## The ordering of authors’ names in academic publications

Alphabetical ordering of authorship of articles in economics journals apparently is the source of two biases.  Einav and Yariv (2006) show that alpha order is biased against authors with later surname initials; the problem is the name that is salient and that readers remember in connection with an article is the first in the sequence, especially when subsequent names disappear in “et al.”  Eninav et al. (1999) show that alpha order biases downward the total quality of research; here the problem is that the alpha order convention blocks a race among authors to attain first place by contributing more.   Although it should be possible to overcome the first bias via random ordering, the second appears much more intractable.

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## Useful bias

I would like to introduce the perhaps, in this forum, heretical notion of useful bias.  By useful bias I mean the deliberate introduction of an error as a means to solving a problem.  The two examples I discuss below are concrete rather than abstract and come from my training as an infantry officer many years ago.  Now technology solves the problems they solved, but the examples may still serve to illustrate the notion.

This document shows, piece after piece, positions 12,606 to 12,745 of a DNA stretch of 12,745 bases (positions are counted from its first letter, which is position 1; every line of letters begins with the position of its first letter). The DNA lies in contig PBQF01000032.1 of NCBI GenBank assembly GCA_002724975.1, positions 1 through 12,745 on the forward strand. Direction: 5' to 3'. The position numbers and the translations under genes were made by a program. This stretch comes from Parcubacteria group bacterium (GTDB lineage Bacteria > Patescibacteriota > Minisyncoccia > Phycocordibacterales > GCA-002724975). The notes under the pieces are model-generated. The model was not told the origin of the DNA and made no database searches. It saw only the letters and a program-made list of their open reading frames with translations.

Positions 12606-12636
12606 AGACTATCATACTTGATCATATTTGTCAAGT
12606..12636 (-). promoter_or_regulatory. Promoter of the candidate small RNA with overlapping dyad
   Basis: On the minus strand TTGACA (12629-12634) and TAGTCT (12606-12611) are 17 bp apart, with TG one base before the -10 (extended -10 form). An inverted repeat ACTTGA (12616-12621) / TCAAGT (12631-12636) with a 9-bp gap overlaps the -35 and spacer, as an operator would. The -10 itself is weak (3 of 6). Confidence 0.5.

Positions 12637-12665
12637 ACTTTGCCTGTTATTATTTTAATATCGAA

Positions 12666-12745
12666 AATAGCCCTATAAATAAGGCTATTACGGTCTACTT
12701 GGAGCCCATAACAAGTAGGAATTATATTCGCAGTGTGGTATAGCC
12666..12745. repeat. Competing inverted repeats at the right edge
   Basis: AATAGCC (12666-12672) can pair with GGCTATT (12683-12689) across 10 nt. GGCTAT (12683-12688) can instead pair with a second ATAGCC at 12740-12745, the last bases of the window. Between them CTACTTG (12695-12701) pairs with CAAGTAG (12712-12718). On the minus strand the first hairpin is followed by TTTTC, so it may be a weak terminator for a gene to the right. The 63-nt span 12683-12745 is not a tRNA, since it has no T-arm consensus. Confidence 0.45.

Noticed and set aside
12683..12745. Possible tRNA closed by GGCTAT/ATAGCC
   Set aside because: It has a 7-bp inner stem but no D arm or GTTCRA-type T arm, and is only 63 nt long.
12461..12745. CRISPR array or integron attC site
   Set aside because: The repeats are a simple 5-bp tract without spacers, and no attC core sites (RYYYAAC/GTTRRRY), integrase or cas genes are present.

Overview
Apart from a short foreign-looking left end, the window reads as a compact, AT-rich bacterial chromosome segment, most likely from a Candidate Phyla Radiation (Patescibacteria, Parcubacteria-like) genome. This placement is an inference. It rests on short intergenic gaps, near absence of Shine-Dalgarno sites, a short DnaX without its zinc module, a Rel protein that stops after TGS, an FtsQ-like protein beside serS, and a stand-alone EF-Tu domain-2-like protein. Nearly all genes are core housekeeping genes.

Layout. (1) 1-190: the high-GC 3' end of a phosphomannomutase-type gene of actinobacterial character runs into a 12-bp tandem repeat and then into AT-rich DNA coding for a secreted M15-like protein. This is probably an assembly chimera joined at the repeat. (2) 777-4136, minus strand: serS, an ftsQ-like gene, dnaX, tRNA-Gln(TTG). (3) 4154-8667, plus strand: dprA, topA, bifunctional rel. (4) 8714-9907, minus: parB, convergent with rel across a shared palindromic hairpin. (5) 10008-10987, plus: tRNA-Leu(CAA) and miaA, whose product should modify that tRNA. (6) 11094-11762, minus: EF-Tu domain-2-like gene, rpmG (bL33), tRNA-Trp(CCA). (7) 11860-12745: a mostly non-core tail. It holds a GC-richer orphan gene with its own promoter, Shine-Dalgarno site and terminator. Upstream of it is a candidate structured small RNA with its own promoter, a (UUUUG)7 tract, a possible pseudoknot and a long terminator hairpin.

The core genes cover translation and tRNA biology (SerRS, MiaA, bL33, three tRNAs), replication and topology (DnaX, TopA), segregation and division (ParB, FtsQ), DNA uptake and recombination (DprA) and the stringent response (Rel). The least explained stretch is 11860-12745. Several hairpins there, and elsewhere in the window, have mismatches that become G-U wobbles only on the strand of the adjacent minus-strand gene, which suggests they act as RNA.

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## Malatesta Estimator

We frequently encounter competing estimates of politically salient magnitudes. One example would be the number of attendees at the 1995 “Million Man March”.  Obviously, frequently the estimates emanate from biased observers seeking to create or dispel an impression of strength.  Someone interested in generating a more neutral estimate might consider applying what I would call the Malatesta Estimator, which I have named after its formulator, the 14th Century Italian mercenary captain, Galeotto Malatesta of Rimini (d. abt. 1385). His advice was: “Take the mean between the maximum given by the exaggerators, and the minimum by detractors, and deduct a third” (Saunders 2004).  This simplifies into: the sum of the maximum and the minimum, divided by three.  It adjusts for the fact that the minimum is bounded below by zero, while there is no bound on the maximum.  Of course, it only works if the maximum is at least double the minimum.

In the case of the Million Man March, supporters from the Nation of Islam claimed attendance of 1.5 to 2 million.  The Park Service suggested initially that 400,000 had participated.  The Malatesta Estimator therefore yields an estimate of 800,000.  We can calibrate this by comparing it with an estimate by Dr. Farouk El-Baz and his team at the Boston University Remote Sensing Lab.  Dr. El-Baz and his team used samples of 1 meter square pixels from a number of overhead photos to estimate the density per pixel, and then calculated an estimate for the entire area.  Their estimate was 837,000, with 20% error bounds giving a range from 1 million to 670,000.

Saunders, Frances Stonor. 2004. The Devil’s Broker: Seeking Gold, God, and Glory in Fourteenth-Century Italy. (New York: HarperCollins), p. 93.

BU Remote Sensing Lab Press Release: http://www.bu.edu/remotesensing/Research/MMM/MMMnew.html

Accessed 14 December 2006.

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